Sometimes the news just hands you an illustration of the astrology on a silver platter -- which is what just happened to me today. We’re coming up on the Scorpio Full Moon early Friday, which I’ll describe in a moment. But there’s another aspect happening at roughly the same time, and that’s the one that grabbed my attention via the news.
I’ll start with that story: Yesterday the U.S. Treasury announced that Harriet Tubman, African-American heroine of the Underground Railroad, would be replacing former president (and slave owner) Andrew Jackson on the $20 bill. Additionally, five women will grace the back of the $10 bill. (Treasury secretary Jacob Lew had promised to put a woman on the face of the $10 bill also, but walked that commitment back, apparently due to the popularity of the Broadway musical Hamilton.)
The only other U.S. currency to feature women in the last 100 years have been the Susan B. Anthony dollar coin, and the Sacagawea dollar coin -- neither of which have been popular in everyday use. The only woman on a piece of paper currency was Martha Washington on $1 silver certificates for three separate years in the late 1800s.
I’ve written more about the context of this decision on Planet Waves, but the point I want to make here is that this is a historic change to what is essentially a symbol of national identity: our currency. Granted, changes to currency are made often, and many men have been featured on U.S. bills -- but you can count the women honored that way so far on one hand.
So what’s the astrology involved? For starters, The Sun entered Taurus, sign of material wealth and resources from the earth, on Tuesday (the day before the Treasury’s announcement). Taurus is ruled by Venus, who not only stands for the feminine principle, love and receptivity in astrology, but also MONEY.
Now, here’s where things get really fun: Venus is within tickling distance of conjunctions to Uranus (exact Friday) and Eris (exact Sunday) in Aries. Eric Francis has been describing the Uranus-Eris conjunction in Aries as a cultural and personal spark to the process of identity unification and individuation, in the midst of modern identity chaos (which is being exacerbated to new levels by the Internet).
Uranus is inventive, revolutionary and often surprising. Eris can act as a subversive or chaotic agent; yet it can also indicate in a person’s chart an unusual level of cohesion in their sense of self, when working positively. So this announcement from the U.S. Treasury makes for a perfect illustration of some cultural identity integration, moved forward by a positive expression of feminism (an online campaign spearheaded by two women) and enacted through a surprising re-imagination of our money.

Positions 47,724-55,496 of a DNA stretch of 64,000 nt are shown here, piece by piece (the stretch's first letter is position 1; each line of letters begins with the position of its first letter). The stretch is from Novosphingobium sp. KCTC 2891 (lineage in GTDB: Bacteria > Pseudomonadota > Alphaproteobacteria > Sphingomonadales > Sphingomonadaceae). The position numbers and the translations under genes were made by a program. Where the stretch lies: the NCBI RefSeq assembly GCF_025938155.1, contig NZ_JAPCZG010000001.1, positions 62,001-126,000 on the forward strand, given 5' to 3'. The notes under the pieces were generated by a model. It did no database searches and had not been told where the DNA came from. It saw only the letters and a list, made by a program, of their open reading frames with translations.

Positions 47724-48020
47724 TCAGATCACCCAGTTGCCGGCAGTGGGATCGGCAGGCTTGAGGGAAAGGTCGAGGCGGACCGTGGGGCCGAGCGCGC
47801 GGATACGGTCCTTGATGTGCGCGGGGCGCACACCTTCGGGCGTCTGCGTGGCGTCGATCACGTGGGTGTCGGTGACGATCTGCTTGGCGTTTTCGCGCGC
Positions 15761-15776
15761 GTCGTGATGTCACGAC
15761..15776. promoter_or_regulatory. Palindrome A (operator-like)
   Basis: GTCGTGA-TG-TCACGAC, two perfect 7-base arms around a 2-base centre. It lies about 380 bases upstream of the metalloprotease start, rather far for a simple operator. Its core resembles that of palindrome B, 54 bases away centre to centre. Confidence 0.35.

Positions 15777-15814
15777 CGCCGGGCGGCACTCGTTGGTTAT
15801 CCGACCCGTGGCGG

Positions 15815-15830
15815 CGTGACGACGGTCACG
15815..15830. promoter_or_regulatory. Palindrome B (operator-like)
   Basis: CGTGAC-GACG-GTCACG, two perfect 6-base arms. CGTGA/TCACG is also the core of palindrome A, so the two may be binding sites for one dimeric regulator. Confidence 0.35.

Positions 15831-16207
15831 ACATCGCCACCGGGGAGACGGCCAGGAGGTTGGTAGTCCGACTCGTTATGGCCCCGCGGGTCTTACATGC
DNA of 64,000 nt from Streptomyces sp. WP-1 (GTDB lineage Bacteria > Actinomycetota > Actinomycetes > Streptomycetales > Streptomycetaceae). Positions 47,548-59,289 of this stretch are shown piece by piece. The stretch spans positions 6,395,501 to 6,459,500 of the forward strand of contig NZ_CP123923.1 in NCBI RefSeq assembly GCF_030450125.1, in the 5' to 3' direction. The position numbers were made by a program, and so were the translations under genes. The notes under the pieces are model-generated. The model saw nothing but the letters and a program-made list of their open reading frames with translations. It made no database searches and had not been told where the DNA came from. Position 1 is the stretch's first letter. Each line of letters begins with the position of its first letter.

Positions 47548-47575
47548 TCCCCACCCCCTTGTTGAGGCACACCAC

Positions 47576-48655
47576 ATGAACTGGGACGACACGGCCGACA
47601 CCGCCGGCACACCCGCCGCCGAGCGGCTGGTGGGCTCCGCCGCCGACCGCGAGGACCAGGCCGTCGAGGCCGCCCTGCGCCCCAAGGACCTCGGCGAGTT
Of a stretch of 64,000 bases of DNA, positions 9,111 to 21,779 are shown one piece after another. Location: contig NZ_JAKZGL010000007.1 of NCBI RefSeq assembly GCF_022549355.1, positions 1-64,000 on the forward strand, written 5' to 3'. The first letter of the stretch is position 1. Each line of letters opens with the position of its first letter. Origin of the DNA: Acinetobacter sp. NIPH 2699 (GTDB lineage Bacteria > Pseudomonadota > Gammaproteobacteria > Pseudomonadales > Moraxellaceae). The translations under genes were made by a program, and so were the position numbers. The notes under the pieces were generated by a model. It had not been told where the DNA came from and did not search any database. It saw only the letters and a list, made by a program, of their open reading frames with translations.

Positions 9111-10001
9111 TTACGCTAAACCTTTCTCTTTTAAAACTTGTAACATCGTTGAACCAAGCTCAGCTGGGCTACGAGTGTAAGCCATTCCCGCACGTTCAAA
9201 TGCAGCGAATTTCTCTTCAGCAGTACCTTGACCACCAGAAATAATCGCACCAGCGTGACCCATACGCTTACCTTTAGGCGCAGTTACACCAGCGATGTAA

Granted, it’s only the beginning of a process that still has far to go, in terms of valuing and giving voice to women and minorities -- both historically speaking and in current day-to-day life. But in a culture as obsessed with material gain, status symbols and cash as the U.S. is, having women on our paper currency is a level of visibility and indication of worth that has significance.
Now, as mentioned, Venus is cruising through the Uranus-Eris conjunction in Aries nearly in tandem with the Scorpio Full Moon. That is the Sun in early Taurus opposed by the Moon in early Scorpio.
Scorpio Full Moons are known to evoke passion -- especially of the sexual and emotionally compelling kind. Yet Taurus and Scorpio are both 'fixed' signs, indicating the potential for a situation or relationship in your life (represented by the Sun and Moon) to feel a little 'stuck' or polarized. At least temporarily, until after the Full Moon peaks, which is just before 1:24 am EDT Friday morning.
Yet despite the reputations of Scorpio and Taurus to get entrenched at times, these are also two signs that are highly tuned in to the nexus where emotions and physical senses meet. Translation: passion is paramount during a Scorpio Full Moon.
So if you can’t beat ‘em, join ‘em in bed; or in a fragrant flower garden; or in eating a great meal; or in listening to emotional, texturally rich music; or in walking barefoot in the grass; or in touching silky, velvety fabrics; or in watching the stars under cover of darkness. Let your passion guide you around perceived blocks when possible, rather than inflaming conflict, if possible.
Sometimes waiting out a confrontation creatively is wiser than engaging in a full-frontal assault or defensiveness. And sometimes engaging your passion can lead to things like getting women on U.S. currency -- or feeling more whole.